Friday, 04 January 2019 08:55

Changes coming for water regs

Written by  Hon Nanaia Mahuta, Minister of Local Government 
The Government is looking to make significant changes to the way water is regulated and this will have a big impact on rural water schemes. The Government is looking to make significant changes to the way water is regulated and this will have a big impact on rural water schemes.

Local Government Minister Nanaia Mahuta outlines the Government’s moves to ensure safe drinking water and to reduce environmental damage from poorly treated wastewater.

Safe, clean water is a birthright of every New Zealander. 

Wherever they live, Kiwi ratepayers and communities expect to be able to turn on the tap and drink the water without fear of getting sick. They also want to be able to swim in our rivers and lakes, and enjoy beaches free from the worry of raw sewage seeping into the ocean.

Funding is short to achieve the above, and with aging infrastructure, population change, increased tourist numbers and the need to act because of climate change and natural events, the situation will worsen if we neglect it. 

The Havelock North campylobacter outbreak in 2016 made about 5500 people ill and contributed to the deaths of at least four people. Many others suffered long-term health effects as a result of it.

An inquiry recommended a dedicated water regulator, and I have just announced an overhaul of water regulation. NZers deserve nothing less and we need a solution that builds on our own context rather than simply adopting models from overseas.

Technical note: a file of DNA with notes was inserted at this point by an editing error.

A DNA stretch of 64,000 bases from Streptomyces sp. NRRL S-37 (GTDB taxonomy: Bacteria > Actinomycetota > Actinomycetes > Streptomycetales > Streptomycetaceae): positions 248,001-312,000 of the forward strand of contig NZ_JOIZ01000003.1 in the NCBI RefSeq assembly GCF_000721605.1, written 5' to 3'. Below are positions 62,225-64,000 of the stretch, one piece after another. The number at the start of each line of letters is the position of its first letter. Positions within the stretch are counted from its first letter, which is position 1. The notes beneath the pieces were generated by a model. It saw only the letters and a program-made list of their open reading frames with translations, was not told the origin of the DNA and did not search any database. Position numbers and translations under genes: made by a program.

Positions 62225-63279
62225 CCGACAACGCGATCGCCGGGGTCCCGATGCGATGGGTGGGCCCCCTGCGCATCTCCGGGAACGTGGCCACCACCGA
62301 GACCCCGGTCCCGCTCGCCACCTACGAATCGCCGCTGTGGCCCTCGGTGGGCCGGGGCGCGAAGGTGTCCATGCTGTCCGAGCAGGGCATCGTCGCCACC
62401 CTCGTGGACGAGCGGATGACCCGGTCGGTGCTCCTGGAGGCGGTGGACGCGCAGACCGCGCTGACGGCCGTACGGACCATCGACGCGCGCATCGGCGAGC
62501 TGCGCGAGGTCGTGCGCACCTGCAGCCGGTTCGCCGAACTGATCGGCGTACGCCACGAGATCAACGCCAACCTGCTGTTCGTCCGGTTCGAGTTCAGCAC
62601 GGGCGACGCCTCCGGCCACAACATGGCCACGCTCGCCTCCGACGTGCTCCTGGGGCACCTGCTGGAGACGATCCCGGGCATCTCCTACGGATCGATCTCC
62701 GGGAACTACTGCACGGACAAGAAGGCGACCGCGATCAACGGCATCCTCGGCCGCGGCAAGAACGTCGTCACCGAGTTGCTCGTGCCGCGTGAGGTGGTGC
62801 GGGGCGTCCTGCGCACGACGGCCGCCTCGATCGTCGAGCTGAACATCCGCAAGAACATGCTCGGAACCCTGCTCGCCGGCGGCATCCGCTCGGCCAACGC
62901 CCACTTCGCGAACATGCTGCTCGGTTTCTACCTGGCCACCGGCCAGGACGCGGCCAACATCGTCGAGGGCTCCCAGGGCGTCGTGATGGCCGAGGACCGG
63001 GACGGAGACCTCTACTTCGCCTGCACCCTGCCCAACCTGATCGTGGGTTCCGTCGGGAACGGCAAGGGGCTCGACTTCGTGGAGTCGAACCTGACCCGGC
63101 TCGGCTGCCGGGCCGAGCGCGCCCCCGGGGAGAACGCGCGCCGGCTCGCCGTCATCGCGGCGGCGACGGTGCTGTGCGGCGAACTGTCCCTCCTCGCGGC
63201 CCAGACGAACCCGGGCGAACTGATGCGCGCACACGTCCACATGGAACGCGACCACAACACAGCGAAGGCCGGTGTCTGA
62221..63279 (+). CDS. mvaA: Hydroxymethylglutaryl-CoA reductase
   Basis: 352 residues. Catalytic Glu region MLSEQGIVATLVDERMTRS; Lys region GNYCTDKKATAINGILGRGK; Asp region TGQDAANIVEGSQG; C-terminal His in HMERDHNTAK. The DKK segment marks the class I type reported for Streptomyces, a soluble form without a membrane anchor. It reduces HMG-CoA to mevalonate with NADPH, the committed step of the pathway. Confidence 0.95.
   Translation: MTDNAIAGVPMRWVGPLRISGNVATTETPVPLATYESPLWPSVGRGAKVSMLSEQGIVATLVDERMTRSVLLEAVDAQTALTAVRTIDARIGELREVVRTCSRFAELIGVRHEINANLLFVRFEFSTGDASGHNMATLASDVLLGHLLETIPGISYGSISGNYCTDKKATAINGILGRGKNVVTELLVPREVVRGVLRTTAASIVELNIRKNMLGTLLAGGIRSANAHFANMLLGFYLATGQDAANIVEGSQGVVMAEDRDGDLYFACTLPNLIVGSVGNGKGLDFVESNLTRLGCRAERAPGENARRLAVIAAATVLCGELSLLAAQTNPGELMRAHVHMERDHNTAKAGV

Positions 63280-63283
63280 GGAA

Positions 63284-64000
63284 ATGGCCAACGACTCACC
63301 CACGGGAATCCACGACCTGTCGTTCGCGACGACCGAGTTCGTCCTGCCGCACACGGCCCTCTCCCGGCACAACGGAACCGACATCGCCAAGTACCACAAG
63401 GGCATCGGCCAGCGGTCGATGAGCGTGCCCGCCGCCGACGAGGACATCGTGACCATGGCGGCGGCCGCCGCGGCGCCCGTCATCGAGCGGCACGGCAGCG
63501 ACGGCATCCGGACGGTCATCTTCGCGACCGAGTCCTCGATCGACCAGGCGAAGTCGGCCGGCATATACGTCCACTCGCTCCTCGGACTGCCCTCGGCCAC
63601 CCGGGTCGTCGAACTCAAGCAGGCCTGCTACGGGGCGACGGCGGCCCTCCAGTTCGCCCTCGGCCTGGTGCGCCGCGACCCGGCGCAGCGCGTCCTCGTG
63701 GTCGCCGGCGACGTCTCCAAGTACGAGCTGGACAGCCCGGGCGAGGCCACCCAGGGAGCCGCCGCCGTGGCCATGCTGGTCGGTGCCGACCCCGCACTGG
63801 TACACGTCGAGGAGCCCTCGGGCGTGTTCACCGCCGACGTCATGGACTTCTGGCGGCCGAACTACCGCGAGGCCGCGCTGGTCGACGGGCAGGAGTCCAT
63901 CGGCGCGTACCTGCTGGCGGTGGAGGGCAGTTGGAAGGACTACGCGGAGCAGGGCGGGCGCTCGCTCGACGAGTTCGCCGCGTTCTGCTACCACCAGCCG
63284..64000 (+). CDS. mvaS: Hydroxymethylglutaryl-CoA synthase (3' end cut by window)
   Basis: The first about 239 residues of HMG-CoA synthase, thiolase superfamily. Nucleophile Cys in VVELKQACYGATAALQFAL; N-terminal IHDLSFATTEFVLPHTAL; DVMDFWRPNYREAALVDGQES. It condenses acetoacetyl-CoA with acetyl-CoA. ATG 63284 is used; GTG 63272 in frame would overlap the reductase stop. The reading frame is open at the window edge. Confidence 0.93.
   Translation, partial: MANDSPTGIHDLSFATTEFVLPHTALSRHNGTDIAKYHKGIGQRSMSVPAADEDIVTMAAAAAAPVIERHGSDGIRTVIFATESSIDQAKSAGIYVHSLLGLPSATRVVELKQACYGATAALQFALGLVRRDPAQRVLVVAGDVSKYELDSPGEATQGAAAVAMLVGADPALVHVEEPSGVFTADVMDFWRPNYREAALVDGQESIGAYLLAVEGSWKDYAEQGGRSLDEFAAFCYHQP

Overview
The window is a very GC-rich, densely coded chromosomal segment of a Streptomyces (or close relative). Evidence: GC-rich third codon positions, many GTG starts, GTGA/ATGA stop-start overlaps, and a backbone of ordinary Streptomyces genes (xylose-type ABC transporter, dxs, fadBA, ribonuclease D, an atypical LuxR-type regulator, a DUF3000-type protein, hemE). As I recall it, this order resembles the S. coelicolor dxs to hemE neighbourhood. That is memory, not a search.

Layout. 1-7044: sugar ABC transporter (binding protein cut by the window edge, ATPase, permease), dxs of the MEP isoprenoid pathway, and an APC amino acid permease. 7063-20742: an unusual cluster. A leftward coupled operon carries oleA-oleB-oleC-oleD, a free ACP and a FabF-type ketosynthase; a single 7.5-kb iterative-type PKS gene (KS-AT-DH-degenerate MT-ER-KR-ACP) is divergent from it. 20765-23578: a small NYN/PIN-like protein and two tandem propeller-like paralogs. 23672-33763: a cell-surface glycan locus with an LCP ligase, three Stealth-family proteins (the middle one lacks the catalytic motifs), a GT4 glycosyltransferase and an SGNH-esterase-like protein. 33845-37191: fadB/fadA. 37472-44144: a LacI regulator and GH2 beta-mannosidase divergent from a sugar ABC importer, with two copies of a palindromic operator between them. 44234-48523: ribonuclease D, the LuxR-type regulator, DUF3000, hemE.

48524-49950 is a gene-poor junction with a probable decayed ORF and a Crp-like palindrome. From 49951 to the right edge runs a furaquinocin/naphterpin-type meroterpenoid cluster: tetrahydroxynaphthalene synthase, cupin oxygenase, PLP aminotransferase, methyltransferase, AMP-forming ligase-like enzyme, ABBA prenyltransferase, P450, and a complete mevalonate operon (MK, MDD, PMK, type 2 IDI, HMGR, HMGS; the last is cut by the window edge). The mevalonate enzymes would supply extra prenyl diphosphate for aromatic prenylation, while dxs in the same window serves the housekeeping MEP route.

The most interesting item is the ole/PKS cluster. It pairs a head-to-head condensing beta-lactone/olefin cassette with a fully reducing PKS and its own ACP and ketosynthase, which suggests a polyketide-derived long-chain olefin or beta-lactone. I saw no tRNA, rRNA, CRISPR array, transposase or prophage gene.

Along with ministers David Parker (Environment) and David Clark (Health), I aim to take detailed proposals on the new regulatory arrangements to the Cabinet in June 2019. 

By then it will be clearer who will do what and how it will be done. But public safety must be our priority, as must reduced environmental damage and contamination from wastewater.

In some places the notion of ‘mandatory residual treatment’ of water translates to many people as mandatory chlorination. 

That is one option, but there are others; no decisions have been made on mandatory chlorination. The emphasis must be on meeting the higher drinking water and environmental standards and the shape and form of the regulator.

The inquiry also suggested consolidating water service providers but we have not decided on this; it needs discussing with local government which owns most of the water assets and which is facing wide-ranging funding challenges and capability issues, particularly in rural and provincial regions.

Councils in several regions have voluntarily begun to look at the pros and cons of working together; these include in Hawkes Bay, Wellington, Waikato and in the northern South Island.

We want to see continued public ownership of water assets; contrary to speculation, privatisation is not on the agenda and the Government is mindful of the concerns expressed in many regions about this.